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damp paper art


Grumbler in Training
Jun 30, 2003
Saint Helena, CA
My client brought in artwork, floated on matboard, which because of our damper climate has become wavy. The original framer adhered it to the matboard in all 4 corners and on each side. Because of this the artwork could not expand and contract properly. I have removed the artwork and now want to proceed with reframing it. Can the "wavyness' be minimized? How do I do it properly?

We mist it lightly on the back and put it under a box of glass. It usually works. Be sure to mist it lightly.
Even humidification and drying under pressure is a good idea, but misting may be a little too random (even light misting) to insure an even application. Direct application of water to the back of the paper can result in new and more interesting problems than the cockling the piece is now experiencing.
If you insist on trying this yourself (as opposed to sending it to a conservator) you might want to consult with a conservator before proceeding.
There are potential pitfalls involving the kind of paper, the kind of pigments, the age and condition, etc. that should be taken into account before proceeding.
Depending on the value, you might want to check your coverage limits on your insurance. If the client is not happy with the results, you will more than likely be buying the art from them.

Another thought before I go...isn't there some liability on the part of the original framer to make corrections to something framed improperly? They are the ones that caused the problem (unless the client left the piece in the sauna a bit too long), and by working on the piece to make corrections, you assume a certain amount of their liability...well actually all of it since after you work on it there will be no evidence of where their work ended and yours started.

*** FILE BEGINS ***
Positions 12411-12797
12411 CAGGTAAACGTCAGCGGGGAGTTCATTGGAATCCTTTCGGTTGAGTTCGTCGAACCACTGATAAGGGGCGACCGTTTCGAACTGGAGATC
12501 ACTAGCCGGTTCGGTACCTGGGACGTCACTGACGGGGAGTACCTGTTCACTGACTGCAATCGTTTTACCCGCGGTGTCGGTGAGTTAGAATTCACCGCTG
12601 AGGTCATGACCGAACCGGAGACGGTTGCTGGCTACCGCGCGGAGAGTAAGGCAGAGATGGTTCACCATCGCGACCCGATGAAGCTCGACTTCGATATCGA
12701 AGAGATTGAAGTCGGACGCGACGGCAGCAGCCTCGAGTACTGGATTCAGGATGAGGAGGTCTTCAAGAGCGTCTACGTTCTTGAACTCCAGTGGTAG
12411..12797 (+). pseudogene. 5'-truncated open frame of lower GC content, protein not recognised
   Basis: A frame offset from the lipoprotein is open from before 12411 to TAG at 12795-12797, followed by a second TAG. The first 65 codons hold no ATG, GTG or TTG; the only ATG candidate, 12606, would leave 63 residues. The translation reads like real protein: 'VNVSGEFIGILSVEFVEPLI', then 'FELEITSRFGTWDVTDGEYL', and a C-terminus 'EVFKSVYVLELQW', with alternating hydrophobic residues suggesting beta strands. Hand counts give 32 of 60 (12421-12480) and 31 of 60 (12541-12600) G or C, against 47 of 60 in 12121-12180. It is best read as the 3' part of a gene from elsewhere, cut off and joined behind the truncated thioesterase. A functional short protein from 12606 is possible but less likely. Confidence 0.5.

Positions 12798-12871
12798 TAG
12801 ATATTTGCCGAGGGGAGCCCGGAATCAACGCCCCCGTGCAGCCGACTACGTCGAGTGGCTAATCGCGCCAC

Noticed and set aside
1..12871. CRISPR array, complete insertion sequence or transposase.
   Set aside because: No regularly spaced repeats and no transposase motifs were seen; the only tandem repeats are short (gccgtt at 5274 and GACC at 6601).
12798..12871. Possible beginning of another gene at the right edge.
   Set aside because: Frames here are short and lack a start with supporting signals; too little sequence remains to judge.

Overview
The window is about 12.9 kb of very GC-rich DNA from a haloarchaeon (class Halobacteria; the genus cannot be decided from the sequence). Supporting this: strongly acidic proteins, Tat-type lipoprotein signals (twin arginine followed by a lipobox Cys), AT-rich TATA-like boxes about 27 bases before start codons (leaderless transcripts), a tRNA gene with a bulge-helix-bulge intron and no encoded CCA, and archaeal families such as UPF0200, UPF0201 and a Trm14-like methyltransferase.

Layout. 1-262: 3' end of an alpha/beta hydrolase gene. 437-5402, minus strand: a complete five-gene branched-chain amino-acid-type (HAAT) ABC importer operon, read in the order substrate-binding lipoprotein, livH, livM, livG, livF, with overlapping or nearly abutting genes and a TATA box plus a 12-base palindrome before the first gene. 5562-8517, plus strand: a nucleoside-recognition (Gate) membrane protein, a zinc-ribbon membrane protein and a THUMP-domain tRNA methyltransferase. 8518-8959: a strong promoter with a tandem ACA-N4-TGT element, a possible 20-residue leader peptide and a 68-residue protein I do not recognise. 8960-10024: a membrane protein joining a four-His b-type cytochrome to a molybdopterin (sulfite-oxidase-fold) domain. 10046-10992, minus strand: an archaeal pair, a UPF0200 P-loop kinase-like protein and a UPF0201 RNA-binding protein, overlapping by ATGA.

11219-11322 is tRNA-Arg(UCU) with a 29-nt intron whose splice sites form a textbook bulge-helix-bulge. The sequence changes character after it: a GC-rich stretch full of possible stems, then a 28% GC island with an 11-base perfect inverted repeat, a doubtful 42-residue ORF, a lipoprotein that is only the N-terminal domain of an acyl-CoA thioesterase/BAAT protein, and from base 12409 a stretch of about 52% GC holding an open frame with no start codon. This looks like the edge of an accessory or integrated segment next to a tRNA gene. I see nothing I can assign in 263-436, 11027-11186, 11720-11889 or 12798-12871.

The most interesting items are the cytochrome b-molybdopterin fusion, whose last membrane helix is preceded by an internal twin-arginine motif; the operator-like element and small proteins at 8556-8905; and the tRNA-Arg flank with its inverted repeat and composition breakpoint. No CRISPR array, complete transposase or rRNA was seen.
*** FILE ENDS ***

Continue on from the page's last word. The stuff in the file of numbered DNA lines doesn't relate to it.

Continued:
This a job for a conservator. It involves risks,
for which you will never be properly conpensated:
tidelines, and foxing both of which may show up
later, water-sensitive colorants tha may run, and
possible uneven drying. Work that involves changing valuable items should not be part of a
framer's opetation.

Hugh - What if Alan didn't specify that it was valuable?
HB - It is because there are variables that one just can't totally predict. If it is a silk screen, for example, misting could crack the ink. Not on all silk screens mind you, just some. How could one describe which ones will crack and which ones won't on a bulletin board? It is not always possible to predict even when the art is in front of one.

Value is relative. Someone may want you to "just" flatten something ("just" being code for don't want to pay much), it is not valuable,etc. etc. but perhaps it becomes valuable if damage occurs.

Life is short, angst is long. The older I get, the easier it becomes to say no.

Something like that, I ususally put in the press at the end of the day, while it is still warm, but not hot. I would put it between two pieces of AF fomebord for good pressure, and possibly put some release paper over the front of the piece just to be safe. Leave overnight.